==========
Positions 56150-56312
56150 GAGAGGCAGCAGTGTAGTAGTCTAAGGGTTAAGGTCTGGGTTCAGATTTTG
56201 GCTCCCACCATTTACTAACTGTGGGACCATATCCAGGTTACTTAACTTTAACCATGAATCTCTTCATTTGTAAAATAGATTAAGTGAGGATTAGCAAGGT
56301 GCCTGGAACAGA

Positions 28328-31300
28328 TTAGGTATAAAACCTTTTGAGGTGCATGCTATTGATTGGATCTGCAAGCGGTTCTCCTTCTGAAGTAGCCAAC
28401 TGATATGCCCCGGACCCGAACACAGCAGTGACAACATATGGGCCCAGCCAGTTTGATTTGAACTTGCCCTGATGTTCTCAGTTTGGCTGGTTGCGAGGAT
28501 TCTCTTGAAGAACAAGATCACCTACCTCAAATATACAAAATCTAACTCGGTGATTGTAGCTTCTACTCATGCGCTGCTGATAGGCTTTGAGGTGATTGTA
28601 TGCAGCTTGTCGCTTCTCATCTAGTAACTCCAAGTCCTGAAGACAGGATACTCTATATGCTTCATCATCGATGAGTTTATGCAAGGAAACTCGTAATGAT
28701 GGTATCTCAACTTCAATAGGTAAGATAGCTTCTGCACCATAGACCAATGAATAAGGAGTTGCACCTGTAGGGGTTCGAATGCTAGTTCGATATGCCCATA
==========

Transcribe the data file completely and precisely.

Positions 56150-56312
56150 GAGAGGCAGCAGTGTAGTAGTCTAAGGGTTAAGGTCTGGGTTCAGATTTTG
56201 GCTCCCACCATTTACTAACTGTGGGACCATATCCAGGTTACTTAACTTTAACCATGAATCTCTTCATTTGTAAAATAGATTAAGTGAGGATTAGCAAGGT
56301 GCCTGGAACAGA

Positions 28328-31300
28328 TTAGGTATAAAACCTTTTGAGGTGCATGCTATTGATTGGATCTGCAAGCGGTTCTCCTTCTGAAGTAGCCAAC
28401 TGATATGCCCCGGACCCGAACACAGCAGTGACAACATATGGGCCCAGCCAGTTTGATTTGAACTTGCCCTGATGTTCTCAGTTTGGCTGGTTGCGAGGAT
28501 TCTCTTGAAGAACAAGATCACCTACCTCAAATATACAAAATCTAACTCGGTGATTGTAGCTTCTACTCATGCGCTGCTGATAGGCTTTGAGGTGATTGTA
28601 TGCAGCTTGTCGCTTCTCATCTAGTAACTCCAAGTCCTGAAGACAGGATACTCTATATGCTTCATCATCGATGAGTTTATGCAAGGAAACTCGTAATGAT
28701 GGTATCTCAACTTCAATAGGTAAGATAGCTTCTGCACCATAGACCAATGAATAAGGAGTTGCACCTGTAGGGGTTCGAATGCTAGTTCGATATGCCCATA